Get Inspired Mondays, Writing

Shuffling Internal Playlists, and Never Pressing STOP

Photo Via Microsoft Clip Art

The first time I ever heard Matthew Wilder’s song “Break My Stride” was at a birthday party when I was about nine years old. We were at a roller skating rink, and there may or may not have been leg warmers involved.

I don’t remember every verse from the song, but the catchy refrain snuck its way into my head as we slowly circled around — clutching safety bars and laughing as we fell flat on purple combs that stuck out of our back pockets.

Ain’t nothin’ gonna break my stride

Nobody’s gonna slow me down, oh-no

I got to keep on moving

Ain’t nothin’ gonna break my stride

I’m running and I won’t touch ground

Oh-no, I got to keep on moving

This isn’t one of my favorite songs by any stretch, but over the years its beat and lyrics have defined the internal playlist of my more productive moments:

As I endured a train ride on the last leg of a long trip overseas.

As the gun went off while I pressed forward in a race.

As I opened to the final page of a college exam.

As I interviewed for jobs. And, interviewed again.

As I walked the floor with a colicky baby on my shoulder.

As I wrote.

But, then there was that other song.


When my oldest daughter was a few months old, it was necessary for me to start a new job while my husband finished school. The job was in a small office, with small morale, and a small boss who sometimes carried a bad-tempered stick.

Boss Man was a fan of Joni Mitchell, so her music was often the background noise to our dreary basement quarters.  In particular, I remember her song “The Circle Game” playing over and over, and then of me coming home and humming the refrain as I trudged to the day’s finish.

And the seasons they go round and round

And the painted ponies go up and down

We’re captive on the carousel of time

We can’t return, we can only look

Behind from where we came

And go round and round and round in the circle game

I’m sure others find this song a sweet reflection, but to me it embodied my life at that moment; “captive on the carousel of time.” I was stuck at a job that I didn’t like. I was away from my daughter. I felt trapped.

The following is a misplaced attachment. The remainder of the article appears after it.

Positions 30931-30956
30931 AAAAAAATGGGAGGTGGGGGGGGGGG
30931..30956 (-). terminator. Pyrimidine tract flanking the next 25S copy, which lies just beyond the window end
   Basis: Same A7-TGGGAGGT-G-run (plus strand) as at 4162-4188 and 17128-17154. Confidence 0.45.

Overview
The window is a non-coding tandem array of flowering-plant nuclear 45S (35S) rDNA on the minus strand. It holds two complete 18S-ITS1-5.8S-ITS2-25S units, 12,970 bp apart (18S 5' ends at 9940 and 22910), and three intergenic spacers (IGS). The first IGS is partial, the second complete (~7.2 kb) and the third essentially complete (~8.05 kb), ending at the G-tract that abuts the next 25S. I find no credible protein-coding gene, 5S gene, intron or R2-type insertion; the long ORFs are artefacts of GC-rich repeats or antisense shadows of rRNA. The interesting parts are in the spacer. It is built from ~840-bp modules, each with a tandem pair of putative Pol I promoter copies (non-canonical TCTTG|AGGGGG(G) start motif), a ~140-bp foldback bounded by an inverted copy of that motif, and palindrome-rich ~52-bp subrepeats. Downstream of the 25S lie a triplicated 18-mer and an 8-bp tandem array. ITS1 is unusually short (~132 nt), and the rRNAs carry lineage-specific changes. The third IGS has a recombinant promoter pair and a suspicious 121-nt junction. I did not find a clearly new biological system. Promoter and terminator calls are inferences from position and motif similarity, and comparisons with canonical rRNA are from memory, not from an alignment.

I worked there for three uninspired years, and I don’t think I wrote one word during that time. I had pressed STOP.

For three years.


I know many writers who work best when listening to music, even making soundtracks to go with specific books, stories, or characters they create. I wonder, though, what they play during the times when the words just aren’t coming, or when their life has them stuck against the wall?

It’s Ok to press PAUSE every once in a while. REPEAT? Sure. And pressing RANDOM can make things really interesting.

But, STOP? Not so great. That’s when it’s time to change your life’s soundtrack to whatever tune motivates you.

And, then, keep on moving.

What’s on your playlist today?


This post was part of Get Inspired Monday! — a series created to help you dig into your week and find inspiration in unexpected places.

*Find me on Twitter @amandahoving

37 thoughts on “Shuffling Internal Playlists, and Never Pressing STOP”

  1. I was also on STOP for three years while working in a call center job I hated…I quit writing entirely! I’ve been on PLAY again since starting my blog last March.

    Musicwise, I have broad tastes…I have a separate music page on my blog. I’m sorry that your boss ruined Joni for you…she’s one of my faves (I have a hate for Frank Mills’ “Musicbox Dancer” – it played constantly at a short-lived job that I didn’t enjoy)!

    I’m glad you’re back on PLAY, Amanda!



    1. Ugh…it’s those jobs that brought us both down. I wish I would have tried harder to stick with writing during that time, because I think it would have helped.

      No matter — I’ve been on PLAY for over ten years now, and don’t plan on stopping.

      Thanks, Wendy!


  2. The closest I’ve gotten to STOP is living in Nashville — believe it or not, the radio stations just suck there. It was like there was literally no music to listen to, and I even like country, and for whatever reason listening to non-local radio stations on the internet didn’t strike me as an option. So, even though I love listening to music, it was the one era in my life that didn’t add to my playlist at all and it was definitely a ‘spinning the wheels’ kind of situation.

    My major PLAY is, embarassingly, Katrina and the Waves’ ‘Walking on Sunshine’. I heard it at the bowling alley. I heard it when I successfully interviewed for a scholarship. I still hear it in my head when something’s going right. And now that I’m back in Austin, I’m hearing all sorts of stuff, and KSGR is my favorite radio station ever.

    It’s good to be back on PLAY, glad you are too.


    1. ‘Walking on Sunshine’ is the ultimate bowling alley song. Truly. I also think it’s much better than ‘Break My Stride’ so I may need to think about switching…hmmm.

      Glad you got your mojo back, too, WoPro~


  3. I loved music of nearly every kind (not fond of Dixieland Jazz or repetitive blues), and have spent a good portion of my life totally submerged in music. I’m one of those people who can name a song–almost any song–within the first three or four bars, much to the amazement–and anoyance–of people around me.

    There is always–and I mean always–a song running through my head unless I am concentrating very hard on something else… and often then, as well. I suffer from “earworms”, although I’ve recently come up with a solution to the problem for night time mental unrest.

    All this said, as much as I love music, I’ve found that I cannot work well with it playing in the background. Perhaps I should rephrase that and say I work BETTER without music.

    If music must be played, it needs to be either instrumental, or if it has lyrics, they need to be in a language I do not speak… otherwise, I’m doomed to follow along with the words.


    1. I also work better without music playing, Richard, but I can’t seem to turn it completely off from playing over and over in head.

      I would be interested to hear the solution to your “night time mental unrest?”